Publication Search Results

Search Results

Showing 1-15 of about 15 results.
A Pliocene–Pleistocene continental biota from VenezuelaCarrillo-Briceño, Jorge D.Sánchez, RodolfoScheyer, Torsten M.Carrillo, Juan D.Delfino, MassimoGeorgalis, Georgios L.Kerber, LeonardoRuiz-Ramoni, DamiBirindelli, José L. O.Cadena, Edwin-AlbertoRincón, Aldo F.Chavez-Hoffmeister, MartinCarlini, Alfredo A.Carvalho, Mónica R.Trejos-Tamayo, RaVallejo, FelipeJaramillo, CarlosJones, Douglas S.Sánchez-Villagra, Marcelo R.DOI: info:10.1186/s13358-020-00216-6v. 140Article 9
Carrillo-Briceño, Jorge D., Sánchez, Rodolfo, Scheyer, Torsten M., Carrillo, Juan D., Delfino, Massimo, Georgalis, Georgios L., Kerber, Leonardo, Ruiz-Ramoni, Dami, Birindelli, José L. O., Cadena, Edwin-Alberto, Rincón, Aldo F., Chavez-Hoffmeister, Martin, Carlini, Alfredo A., Carvalho, Mónica R., Trejos-Tamayo, Ra, Vallejo, Felipe, Jaramillo, Carlos, Jones, Douglas S., and Sánchez-Villagra, Marcelo R. 2021. "A Pliocene–Pleistocene continental biota from Venezuela." Swiss Journal of Palaeontology 140:Article 9. https://doi.org/10.1186/s13358-020-00216-6
ID: 159226
Type: article
Authors: Carrillo-Briceño, Jorge D.; Sánchez, Rodolfo; Scheyer, Torsten M.; Carrillo, Juan D.; Delfino, Massimo; Georgalis, Georgios L.; Kerber, Leonardo; Ruiz-Ramoni, Dami; Birindelli, José L. O.; Cadena, Edwin-Alberto; Rincón, Aldo F.; Chavez-Hoffmeister, Martin; Carlini, Alfredo A.; Carvalho, Mónica R.; Trejos-Tamayo, Ra; Vallejo, Felipe; Jaramillo, Carlos; Jones, Douglas S.; Sánchez-Villagra, Marcelo R.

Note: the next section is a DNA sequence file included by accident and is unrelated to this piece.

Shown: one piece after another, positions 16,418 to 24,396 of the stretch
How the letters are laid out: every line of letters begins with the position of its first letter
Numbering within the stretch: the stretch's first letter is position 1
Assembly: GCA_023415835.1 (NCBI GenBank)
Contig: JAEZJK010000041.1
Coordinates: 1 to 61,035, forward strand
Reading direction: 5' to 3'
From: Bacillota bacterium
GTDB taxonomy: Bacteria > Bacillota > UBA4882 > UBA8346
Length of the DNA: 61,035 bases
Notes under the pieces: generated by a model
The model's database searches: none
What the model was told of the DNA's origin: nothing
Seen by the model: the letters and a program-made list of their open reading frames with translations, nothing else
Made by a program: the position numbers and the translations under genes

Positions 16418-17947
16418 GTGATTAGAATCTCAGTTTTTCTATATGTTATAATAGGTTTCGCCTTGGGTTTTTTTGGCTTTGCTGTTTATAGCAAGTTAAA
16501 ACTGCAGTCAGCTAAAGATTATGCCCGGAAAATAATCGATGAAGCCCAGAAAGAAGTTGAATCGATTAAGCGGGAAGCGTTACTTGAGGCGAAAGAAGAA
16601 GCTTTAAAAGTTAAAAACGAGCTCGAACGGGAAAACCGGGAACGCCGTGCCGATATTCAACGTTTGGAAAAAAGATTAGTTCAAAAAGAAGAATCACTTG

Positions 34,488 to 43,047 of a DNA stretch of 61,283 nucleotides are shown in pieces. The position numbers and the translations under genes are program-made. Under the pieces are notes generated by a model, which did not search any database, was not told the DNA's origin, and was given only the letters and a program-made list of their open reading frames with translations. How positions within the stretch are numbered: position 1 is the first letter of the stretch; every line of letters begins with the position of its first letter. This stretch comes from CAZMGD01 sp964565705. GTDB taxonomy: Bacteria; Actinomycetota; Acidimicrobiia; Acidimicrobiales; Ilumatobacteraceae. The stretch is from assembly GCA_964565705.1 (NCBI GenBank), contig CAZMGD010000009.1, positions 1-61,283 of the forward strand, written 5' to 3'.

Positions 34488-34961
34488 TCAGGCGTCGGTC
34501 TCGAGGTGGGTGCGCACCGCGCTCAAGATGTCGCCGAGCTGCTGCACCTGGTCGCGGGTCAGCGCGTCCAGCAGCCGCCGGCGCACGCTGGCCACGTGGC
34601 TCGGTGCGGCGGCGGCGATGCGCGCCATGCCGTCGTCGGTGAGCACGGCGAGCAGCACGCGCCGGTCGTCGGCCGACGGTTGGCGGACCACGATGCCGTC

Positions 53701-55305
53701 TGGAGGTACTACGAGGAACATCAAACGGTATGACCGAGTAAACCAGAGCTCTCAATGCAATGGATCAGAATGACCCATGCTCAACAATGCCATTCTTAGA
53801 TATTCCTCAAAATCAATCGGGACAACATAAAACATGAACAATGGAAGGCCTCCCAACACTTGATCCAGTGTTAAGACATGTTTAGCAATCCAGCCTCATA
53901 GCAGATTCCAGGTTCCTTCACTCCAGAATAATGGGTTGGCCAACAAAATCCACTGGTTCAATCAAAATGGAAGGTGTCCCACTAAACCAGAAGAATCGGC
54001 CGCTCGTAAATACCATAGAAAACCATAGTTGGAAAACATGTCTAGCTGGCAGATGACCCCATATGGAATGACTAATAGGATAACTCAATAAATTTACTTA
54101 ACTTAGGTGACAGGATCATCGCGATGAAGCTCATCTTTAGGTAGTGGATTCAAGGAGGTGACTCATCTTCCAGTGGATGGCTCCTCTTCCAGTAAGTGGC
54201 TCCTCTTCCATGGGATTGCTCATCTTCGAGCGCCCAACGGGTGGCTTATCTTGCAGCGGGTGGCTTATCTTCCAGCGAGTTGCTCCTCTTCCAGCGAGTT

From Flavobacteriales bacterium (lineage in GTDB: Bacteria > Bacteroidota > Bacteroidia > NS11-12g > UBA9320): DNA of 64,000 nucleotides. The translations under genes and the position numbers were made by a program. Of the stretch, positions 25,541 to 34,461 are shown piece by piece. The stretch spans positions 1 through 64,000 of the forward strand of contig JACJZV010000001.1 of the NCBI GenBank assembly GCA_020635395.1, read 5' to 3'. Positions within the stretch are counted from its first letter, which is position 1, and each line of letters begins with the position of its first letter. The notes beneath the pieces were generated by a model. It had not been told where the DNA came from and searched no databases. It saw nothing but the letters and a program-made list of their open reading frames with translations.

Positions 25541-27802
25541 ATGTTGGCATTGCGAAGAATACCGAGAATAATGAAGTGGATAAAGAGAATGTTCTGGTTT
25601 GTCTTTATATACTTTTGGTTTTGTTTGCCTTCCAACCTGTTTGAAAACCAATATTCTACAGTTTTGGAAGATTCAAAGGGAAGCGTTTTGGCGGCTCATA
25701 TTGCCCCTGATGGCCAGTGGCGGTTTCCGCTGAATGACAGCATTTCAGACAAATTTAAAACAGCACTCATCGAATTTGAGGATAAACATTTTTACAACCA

Abstract: The Pliocene–Pleistocene transition in the Neotropics is poorly understood despite the major climatic changes that occurred at the onset of the Quaternary. The San Gregorio Formation, the younger unit of the Urumaco Sequence, preserves a fauna that documents this critical transition. We report stingrays, freshwater bony fishes, amphibians, crocodiles, lizards, snakes, aquatic and terrestrial turtles, and mammals. A total of 49 taxa are reported from the Vergel Member (late Pliocene) and nine taxa from the Cocuiza Member (Early Pleistocene), with 28 and 18 taxa reported for the first time in the Urumaco sequence and Venezuela, respectively. Our findings include the first fossil record of the freshwater fishes Megaleporinus , Schizodon , Amblydoras , Scorpiodoras , and the pipesnake Anilius scytale , all from Pliocene strata. The late Pliocene and Early Pleistocene ages proposed here for the Vergel and Cocuiza members, respectively, are supported by their stratigraphic position, palynology, nannoplankton, and 86 Sr/ 88 Sr dating. Mammals from the Vergel Member are associated with the first major pulse of the Great American Biotic Interchange. In contrast to the dry conditions prevailing today, the San Gregorio Formation documents mixed open grassland/forest areas surrounding permanent freshwater systems, following the isolation of the northern South American basin from western Amazonia. These findings support the hypothesis that range contraction of many taxa to their current distribution in northern South America occurred rapidly during at least the last 1.5 million years.
Early Records of Melastomataceae from the Middle-Late Paleocene Rain Forests of South America Conflict with Laurasian OriginsCarvalho, Monica R.Herrera, FabianyGomez Marulanda, SebastianMartinez, CamilaJaramillo, CarlosDOI: info:10.1086/714053
Carvalho, Monica R., Herrera, Fabiany, Gomez Marulanda, Sebastian, Martinez, Camila, and Jaramillo, Carlos. 2021. "Early Records of Melastomataceae from the Middle-Late Paleocene Rain Forests of South America Conflict with Laurasian Origins." International journal of plant sciences https://doi.org/10.1086/714053